How is it, when something really bad happens to somebody good, that the world doesn’t just stop? It seemed so strange to me, to walk outside a few days ago and see that the sun was shining, the sky was robin’s egg blue, the air was cool and breezy, just the perfect temperature. Most people, I imagine, would have declared the day to be “perfect” or “beautiful.” I can even hear the conversations in my mind, of people outside, walking in the park, on their way to lunch “I wish every day could be like this…” and the response, “Yeah, me too! Isn’t this fantastic?”
But most people would not know that a friend of mine just suffered a parent’s worst nightmare, just lost her first child to a stillbirth, little more than a week before the baby was due.
And I cannot fathom it. I swear that on the day it happened the skies should have darkened, storms should have raged, the seas should have churned black waters as lightning bolts were thrown from the heavens. And yet, they didn’t.
The day was bright and clear, in absolute contrast to the drama and horror and sadness that was unfolding in a hospital room across town. The darkness… Darkness of spirit and emotion and grief and pain over a life dreamed of, sought, achieved, nurtured, then lost, in the blink of an eye, for no apparent reason at all. A life that ended even before drawing its very first breath. A life that can now only be remembered for what might have been, was so close to being, but never was… at least not outside the womb.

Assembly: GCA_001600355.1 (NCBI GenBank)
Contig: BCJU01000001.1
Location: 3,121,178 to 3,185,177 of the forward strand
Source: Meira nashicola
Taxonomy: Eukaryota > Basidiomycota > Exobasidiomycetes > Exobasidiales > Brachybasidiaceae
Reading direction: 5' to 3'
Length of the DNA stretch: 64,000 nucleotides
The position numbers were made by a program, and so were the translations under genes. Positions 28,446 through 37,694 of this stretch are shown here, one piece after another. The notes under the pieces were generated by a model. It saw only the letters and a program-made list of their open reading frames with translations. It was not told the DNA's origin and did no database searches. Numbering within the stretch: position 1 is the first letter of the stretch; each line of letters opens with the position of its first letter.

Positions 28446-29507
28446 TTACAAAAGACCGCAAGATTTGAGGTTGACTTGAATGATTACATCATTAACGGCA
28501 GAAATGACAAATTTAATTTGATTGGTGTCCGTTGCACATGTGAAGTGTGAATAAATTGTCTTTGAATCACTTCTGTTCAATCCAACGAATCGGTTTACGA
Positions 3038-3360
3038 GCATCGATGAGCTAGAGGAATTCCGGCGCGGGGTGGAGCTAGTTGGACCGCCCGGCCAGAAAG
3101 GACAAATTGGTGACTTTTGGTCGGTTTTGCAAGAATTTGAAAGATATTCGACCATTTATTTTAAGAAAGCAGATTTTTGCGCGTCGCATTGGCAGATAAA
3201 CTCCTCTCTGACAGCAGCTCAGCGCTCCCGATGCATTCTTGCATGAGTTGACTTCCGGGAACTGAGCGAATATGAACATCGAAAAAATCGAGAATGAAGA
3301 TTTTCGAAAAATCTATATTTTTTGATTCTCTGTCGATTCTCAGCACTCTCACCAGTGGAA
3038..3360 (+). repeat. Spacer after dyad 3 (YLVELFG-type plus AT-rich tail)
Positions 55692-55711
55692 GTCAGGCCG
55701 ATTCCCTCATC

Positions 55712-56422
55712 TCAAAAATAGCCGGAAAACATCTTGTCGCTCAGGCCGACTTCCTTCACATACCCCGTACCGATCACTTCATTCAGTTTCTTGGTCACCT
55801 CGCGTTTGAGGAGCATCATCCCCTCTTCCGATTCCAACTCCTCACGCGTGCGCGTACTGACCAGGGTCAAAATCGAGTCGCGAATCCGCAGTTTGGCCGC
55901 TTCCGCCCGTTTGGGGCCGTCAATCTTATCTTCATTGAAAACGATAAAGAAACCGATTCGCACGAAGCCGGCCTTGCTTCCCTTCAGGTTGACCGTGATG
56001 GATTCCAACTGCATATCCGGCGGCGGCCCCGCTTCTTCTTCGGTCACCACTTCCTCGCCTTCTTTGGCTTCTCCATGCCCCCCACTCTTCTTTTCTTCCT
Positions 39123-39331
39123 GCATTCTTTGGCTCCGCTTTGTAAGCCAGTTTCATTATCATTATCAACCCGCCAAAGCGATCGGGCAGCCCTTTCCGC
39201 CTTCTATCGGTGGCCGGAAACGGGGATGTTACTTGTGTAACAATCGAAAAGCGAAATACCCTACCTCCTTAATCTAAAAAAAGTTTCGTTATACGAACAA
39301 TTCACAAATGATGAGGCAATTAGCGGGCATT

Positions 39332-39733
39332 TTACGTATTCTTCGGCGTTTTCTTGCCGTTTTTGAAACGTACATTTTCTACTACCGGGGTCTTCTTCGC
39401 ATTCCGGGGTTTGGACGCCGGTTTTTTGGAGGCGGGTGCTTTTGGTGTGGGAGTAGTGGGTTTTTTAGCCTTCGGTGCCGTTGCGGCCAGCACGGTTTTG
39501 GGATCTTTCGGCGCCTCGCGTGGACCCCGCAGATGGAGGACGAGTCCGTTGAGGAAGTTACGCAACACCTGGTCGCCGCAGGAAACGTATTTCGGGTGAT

And yet, other lives go on. People have their daily routines and they continue… lunch dates, business meetings, dinner reservations, homework, television, football practice, errands, music lessons, baths, bedtime, whatever the routines are, for most people, they carry on, the world spins on it’s axis as it always does. This is true for me, and it’s probably true for you too. That’s the way the world works.
But suddenly it seems bizarre that it should work like that. It seems like there should have been some other kind of notice of what was happening, of what had happened. Perhaps a tiny blip in the earth’s rotation, a slight bump, a sudden storm, a “let me have your attention please,” kind of moment. A funny feeling, an intuitive knowledge. A notice other than a ringing phone…
It’s not my tragedy, I know that. But I am a mother. And the loss of a child is the fear of every mother. It hits, as they say, close to home.
And so I grieve for my friend and her husband and their lost child. And I simply wonder WHY? and NOW WHAT?